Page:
Brenda Spriggs, MD, MPH, MBA
Human chorionic gonadotropin, or hCG, is a hormone most commonly associated with pregnancy. In females, hCG is typically made in large amounts by the placenta during pregnancy and is detected by a blood or urine test to confirm pregnancy. It is also normal for non-pregnant women and men to make very small amounts of hCG, with blood levels less than 5mIU/mL. If hCG is high in non-pregnant women or men, it may indicate cancer.
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Gestational Trophoblastic Disease
Gestational trophoblastic disease is a group of benign and cancerous tumors that develop in the uterus of a woman during pregnancy. Cells that would normally become the placenta instead develop abnormally to form a tumor. Hydatidiform mole, also referred to as molar pregnancy, is the most common form of gestational trophoblastic disease in which these cells develop into an abnormal benign mass. This can occur without any fetal development, called a complete molar pregnancy, or with some fetal development, a partial molar pregnancy. Sometimes a molar pregnancy becomes cancerous, called choriocarcinoma. In patients with trophoblastic tumors, blood levels of hCG are typically abnormally elevated.
Germ Cell Tumors
Germ cells are the immature reproductive cells that eventually become eggs or sperm. Germ cell tumors, which can be benign or malignant, arise from abnormal growth of these germ cells. They typically occur in the gonads -- testes and ovaries -- where germ cells are normally located and can result in high hCG levels. Germ cell tumors can be classified by the appearance of the cells in the tumor, the main types including seminoma and non-seminomas in the testis, and dysgerminoma and non-dysgerminomas in the ovaries. This classification is important as non-seminomas and non-dysgerminomas tend to occur at an earlier age, grow faster, and have a lower survival rate. HCG also tends to be elevated in non-seminoma and non-dysgerminoma tumors, and aids in the identification of tumor type.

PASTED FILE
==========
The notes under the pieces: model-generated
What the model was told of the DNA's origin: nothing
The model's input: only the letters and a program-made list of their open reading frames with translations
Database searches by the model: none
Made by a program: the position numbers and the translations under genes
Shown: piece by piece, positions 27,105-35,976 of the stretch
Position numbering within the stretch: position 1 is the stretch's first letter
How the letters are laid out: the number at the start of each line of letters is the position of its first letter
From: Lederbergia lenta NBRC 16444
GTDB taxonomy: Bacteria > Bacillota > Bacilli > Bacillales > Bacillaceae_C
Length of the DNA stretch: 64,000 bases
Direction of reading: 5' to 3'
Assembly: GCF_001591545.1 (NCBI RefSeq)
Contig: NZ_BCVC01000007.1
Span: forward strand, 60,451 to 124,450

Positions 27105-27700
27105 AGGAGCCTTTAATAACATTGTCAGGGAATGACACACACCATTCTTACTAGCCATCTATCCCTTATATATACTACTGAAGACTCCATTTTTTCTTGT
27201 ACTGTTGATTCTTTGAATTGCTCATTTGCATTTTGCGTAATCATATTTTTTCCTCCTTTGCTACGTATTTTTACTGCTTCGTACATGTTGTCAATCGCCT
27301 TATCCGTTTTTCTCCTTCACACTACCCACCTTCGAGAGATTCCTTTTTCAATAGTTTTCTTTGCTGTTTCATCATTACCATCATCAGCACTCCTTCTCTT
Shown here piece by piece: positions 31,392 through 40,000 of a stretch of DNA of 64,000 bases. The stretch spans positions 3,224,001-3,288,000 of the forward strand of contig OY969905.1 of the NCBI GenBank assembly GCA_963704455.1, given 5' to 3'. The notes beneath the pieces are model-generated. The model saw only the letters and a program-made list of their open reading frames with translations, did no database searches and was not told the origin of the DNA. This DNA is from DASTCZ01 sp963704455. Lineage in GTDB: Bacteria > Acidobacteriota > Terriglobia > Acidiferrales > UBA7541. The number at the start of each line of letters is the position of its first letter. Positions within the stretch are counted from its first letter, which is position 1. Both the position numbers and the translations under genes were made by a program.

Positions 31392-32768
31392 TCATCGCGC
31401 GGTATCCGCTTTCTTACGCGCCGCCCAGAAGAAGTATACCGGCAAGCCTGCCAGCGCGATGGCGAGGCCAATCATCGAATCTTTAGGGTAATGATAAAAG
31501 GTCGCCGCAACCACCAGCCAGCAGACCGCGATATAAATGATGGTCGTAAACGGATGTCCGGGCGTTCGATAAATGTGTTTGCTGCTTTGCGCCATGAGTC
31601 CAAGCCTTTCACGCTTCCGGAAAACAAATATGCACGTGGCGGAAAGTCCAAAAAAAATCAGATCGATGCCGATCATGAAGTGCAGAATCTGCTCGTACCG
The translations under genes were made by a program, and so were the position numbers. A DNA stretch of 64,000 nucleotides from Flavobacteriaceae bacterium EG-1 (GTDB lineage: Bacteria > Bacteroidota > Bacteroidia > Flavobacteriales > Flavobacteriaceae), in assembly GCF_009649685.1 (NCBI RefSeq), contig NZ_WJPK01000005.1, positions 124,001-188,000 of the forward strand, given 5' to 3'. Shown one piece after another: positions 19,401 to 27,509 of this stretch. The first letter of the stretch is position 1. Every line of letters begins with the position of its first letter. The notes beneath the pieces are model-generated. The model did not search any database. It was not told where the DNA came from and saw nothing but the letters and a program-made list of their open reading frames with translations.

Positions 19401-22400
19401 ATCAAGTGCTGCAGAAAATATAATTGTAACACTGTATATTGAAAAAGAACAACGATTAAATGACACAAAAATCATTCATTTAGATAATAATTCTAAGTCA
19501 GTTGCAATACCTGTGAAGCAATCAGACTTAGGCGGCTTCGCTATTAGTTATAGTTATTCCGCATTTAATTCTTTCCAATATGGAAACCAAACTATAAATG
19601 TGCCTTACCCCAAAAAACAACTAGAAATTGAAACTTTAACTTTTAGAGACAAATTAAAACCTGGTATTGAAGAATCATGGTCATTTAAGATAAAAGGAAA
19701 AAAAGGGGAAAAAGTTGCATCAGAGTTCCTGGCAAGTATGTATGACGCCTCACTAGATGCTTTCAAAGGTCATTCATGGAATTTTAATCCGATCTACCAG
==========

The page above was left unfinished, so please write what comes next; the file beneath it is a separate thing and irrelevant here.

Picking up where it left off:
Mediastinal Germ Cell Tumors
Germ cell tumors usually occur in the testes or ovaries, but occasionally will arise in other sites. These growths are called extragonadal germ cell tumors. They present as a mass in the chest, brain, or abdomen, and can also result in elevated hCG levels. The upper chest cavity, known as the mediastinum, includes the heart, esophagus, thymus, nerves, blood vessels and lymph nodes. It is the most common extragonadal site for germ cell tumors. It is not known exactly how germ cells get to these extragonadal sites. It is thought that during the early development of a fetus, not every germ cell ends up in the gonads.
Significance of HCG
HCG is an important tumor marker as its presence and amount in the blood can correlate with differences in diagnosis, tumor size, prognosis and treatment. For example, hCG tends to be elevated in non-seminoma tumors of the testis, but low or undetectable in semonimas. The latter tend to be less aggressive, have a better prognosis, and different treatment plan. HCG levels may also be used to monitor the response of tumors to treatment, especially in gestational trophoblastic disease. Following radiation, chemotherapy or surgical removal of an hCG-producing tumor, blood levels should begin to decrease and ideally will return to normal with successful treatment. A persistent elevation of hCG or increasing levels after treatment may indicate the cancer has come back.